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Erie
Name: Partnership agreement
Signing a contract: 26.04.1999
Population: Population: 108,000

"Erie in my eyes"


September 2002 became a milestone in my life. Thanks to the partnership between
the two cities, Lublin and Erie, I received a scholarship from Mercyhurst College in Erie, Pennsylvania. The decision to go there was very difficult. I had to leave Lublin which
I loved, the university which had given me not only theoretical knowledge, but also
an opportunity to meet ambitious people involved in various activities and individuals
of extraordinary character who became my friends. But I decided to accept the scholarship because, as many friends had told me, it was a chance that would not happen again!
I had had no preconceptions about Erie before I arrived there. I did not expect to a country flowing with milk and honey, although this is how everybody portrays America. The only thing I knew about Erie was what I had read on the city’s website. Embarking on the plane, I was setting off for an unknown land. What I will never forget from the first days in Erie
is the fact that I found the cityscape almost identical to that of Lublin. The same trees, weather and the same fields outside the city. Only the streets of Erie were much broader than in Lublin. My first impression was that Erie was really a sister, almost twin city
of Lublin. Soon I found out, however, that the two cities did have a lot in common, but were also very different.  Erie is slightly smaller and younger than Lublin, but like Lublin it lies
on water. Lublin’s Zemborzyce Reservoir can hardly be compared to the huge lake which bears the same name as the city in Pennsylvania. The residents’ favourite recreation area in summer is the Presque Peninsula which extends seven miles into the lake. The golden beaches are frequented not only by Erie residents, but also by people who live two hours’ drive away in Cleveland or Buffalo. Those who come to rest on the lake can visit a great attraction – a reconstructed ship and museum Brig Niagara which took part in the Battle
of Erie Lake with the Canadians in 1812.  It soon occurred to me during the academic year that State Street was the favourite place of young people. This broad street in the centre does not resemble the pedestrian precinct in Lublin at all. Oue will not find there any old historic buildings whose cellars could house pubs or bars. Neither has Erie 70,000 students like Lublin who could sit in those pubs. But Erie’s bars, such as Fat Boys, Calimari’s or Plymouth, attract students not only from Mercyhurst, but also Edinboro,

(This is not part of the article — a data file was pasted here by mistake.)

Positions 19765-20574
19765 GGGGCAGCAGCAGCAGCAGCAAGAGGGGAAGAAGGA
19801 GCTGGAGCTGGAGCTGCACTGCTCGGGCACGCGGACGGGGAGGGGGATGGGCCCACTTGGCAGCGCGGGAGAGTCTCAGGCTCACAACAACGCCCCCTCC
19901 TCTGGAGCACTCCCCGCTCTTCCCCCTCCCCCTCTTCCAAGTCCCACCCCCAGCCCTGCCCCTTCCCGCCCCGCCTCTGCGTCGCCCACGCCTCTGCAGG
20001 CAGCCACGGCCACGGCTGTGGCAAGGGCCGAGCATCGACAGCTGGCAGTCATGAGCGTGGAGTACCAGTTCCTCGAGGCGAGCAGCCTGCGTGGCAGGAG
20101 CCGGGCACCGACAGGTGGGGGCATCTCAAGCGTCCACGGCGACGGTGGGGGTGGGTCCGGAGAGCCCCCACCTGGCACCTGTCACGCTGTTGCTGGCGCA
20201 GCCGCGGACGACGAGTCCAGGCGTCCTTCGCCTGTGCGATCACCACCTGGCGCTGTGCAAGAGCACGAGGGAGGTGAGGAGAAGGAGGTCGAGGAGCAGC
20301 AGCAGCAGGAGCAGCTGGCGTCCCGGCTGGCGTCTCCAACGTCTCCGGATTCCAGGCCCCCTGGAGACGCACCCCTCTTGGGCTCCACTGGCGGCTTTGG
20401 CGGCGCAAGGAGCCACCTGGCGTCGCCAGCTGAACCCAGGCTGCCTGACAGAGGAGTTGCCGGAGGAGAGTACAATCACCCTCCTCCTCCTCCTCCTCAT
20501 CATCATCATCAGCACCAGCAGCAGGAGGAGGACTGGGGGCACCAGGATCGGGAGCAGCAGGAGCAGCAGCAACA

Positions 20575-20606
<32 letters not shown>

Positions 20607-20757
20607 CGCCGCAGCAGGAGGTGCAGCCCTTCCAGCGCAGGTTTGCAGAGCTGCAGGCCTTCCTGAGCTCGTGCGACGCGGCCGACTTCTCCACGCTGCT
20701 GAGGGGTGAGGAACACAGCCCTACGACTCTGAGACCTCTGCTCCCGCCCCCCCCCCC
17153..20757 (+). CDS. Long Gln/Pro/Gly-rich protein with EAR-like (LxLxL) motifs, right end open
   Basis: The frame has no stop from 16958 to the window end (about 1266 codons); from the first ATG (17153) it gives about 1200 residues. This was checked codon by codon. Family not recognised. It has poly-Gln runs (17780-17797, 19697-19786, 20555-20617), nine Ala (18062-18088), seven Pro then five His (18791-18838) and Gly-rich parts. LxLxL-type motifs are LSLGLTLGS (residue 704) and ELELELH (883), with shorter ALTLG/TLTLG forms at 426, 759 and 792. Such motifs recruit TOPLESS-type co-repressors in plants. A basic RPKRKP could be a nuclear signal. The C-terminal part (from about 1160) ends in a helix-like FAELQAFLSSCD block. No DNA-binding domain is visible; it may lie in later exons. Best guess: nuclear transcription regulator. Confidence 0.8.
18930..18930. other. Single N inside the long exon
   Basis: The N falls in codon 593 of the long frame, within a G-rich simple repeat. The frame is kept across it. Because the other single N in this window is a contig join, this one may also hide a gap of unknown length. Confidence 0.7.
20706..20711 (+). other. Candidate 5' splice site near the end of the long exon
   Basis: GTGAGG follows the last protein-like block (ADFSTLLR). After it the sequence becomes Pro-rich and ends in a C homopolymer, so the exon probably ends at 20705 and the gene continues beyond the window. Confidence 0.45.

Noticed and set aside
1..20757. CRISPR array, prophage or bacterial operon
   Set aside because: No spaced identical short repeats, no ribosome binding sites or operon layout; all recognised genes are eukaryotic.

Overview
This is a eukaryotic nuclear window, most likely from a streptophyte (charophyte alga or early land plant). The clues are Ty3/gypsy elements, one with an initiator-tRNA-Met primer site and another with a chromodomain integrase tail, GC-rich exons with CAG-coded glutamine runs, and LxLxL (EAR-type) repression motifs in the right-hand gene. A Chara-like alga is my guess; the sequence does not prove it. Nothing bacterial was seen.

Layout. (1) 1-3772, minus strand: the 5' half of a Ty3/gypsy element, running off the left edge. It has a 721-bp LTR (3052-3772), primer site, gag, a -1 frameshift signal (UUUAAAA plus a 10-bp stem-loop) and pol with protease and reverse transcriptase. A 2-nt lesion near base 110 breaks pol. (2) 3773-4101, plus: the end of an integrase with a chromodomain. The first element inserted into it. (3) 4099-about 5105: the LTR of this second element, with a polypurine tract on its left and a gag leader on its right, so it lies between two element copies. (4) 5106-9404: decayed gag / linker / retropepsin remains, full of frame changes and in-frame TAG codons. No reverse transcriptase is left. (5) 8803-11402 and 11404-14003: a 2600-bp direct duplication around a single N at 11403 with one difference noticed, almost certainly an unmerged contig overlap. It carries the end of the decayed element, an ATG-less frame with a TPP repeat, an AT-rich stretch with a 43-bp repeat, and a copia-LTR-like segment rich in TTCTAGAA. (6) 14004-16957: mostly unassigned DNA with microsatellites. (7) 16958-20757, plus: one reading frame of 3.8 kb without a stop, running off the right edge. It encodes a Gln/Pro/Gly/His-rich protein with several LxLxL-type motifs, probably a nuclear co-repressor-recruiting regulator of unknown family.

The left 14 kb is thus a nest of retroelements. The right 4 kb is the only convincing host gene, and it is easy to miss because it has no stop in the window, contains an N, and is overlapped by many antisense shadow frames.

or Gannon University which is only a stone’s throw from State Street. Live music, good food or imported beers at substantially reduced prices are what these places boast and why they attract crowds of young and interesting people. Unfortunately, I could not find
the Lublin-made beer Perła anywhere which was a great pity.   Erie has also something
to offer for art, theatre and music lovers. One of the places where you can see performances is the Mary D’Angelo Performing Arts Center. This 3.5 million-dollar building attracts spectators both with its splendour, and its repertoire. To me it is a place of great value because it is a part of Mercyhurst. The Center is one of my school’s many prides which is why it often produces performances or concerts on a large scale. Students and Erie residents always turn up. For the 2004/2005 academic year the Center has already planned concerts of the Irish group Altan, Japanese drummers Yamato, or the world-famous jazz orchestra from Cleveland. Such tasty cultural morsels are not rare
at Mercyhurst.  What else can I say about Erie – certainly much more. Someone once told me Erie is a picture of what America really is with all its pluses and minuses. Erie is a good place to learn something new about this country. You will not find there any ideally beautiful people that appear in „Bay Watch”, or imposing skyscrapers like those in New York. But you will meet some extremely kind, simple and, importantly, normal people who are like us – they listen to the same music, watch the same films or enjoy the same gossip from the big world. They are always willing to help and admire us, Poles at Mercyhurst, greatly for our courage and desire to study in such a distant country.   What I find very nice and surprising among both students at Mercyhurst, and residents of Erie, is that every other person takes pride in Polish roots. It is so nice to hear an American say: “I’m also Polish, my grandmother spoke Polish”. In such moments I am unbelievably proud of who
I am, where I come from and where my home is. Although the USA is a land of many Poles’ dreams, Poland and Lublin will always remain special places with their unique spirit and climate. I can hardly describe my American friends’ admiration for Lublin when they browse through albums about my city. This is when I feel just a little I’m back in Lublin, though there is an ocean between us. 

Katarzyna Tarczyńska, Mercyhurst College scholar from Lublin

 

 

 

Useful address:
The City of Erie 
626 State St. - Room 502 
Erie, PA. l650l-1128 
tel.: 001 814-870-1201 
http://www.cityoferiepa.com

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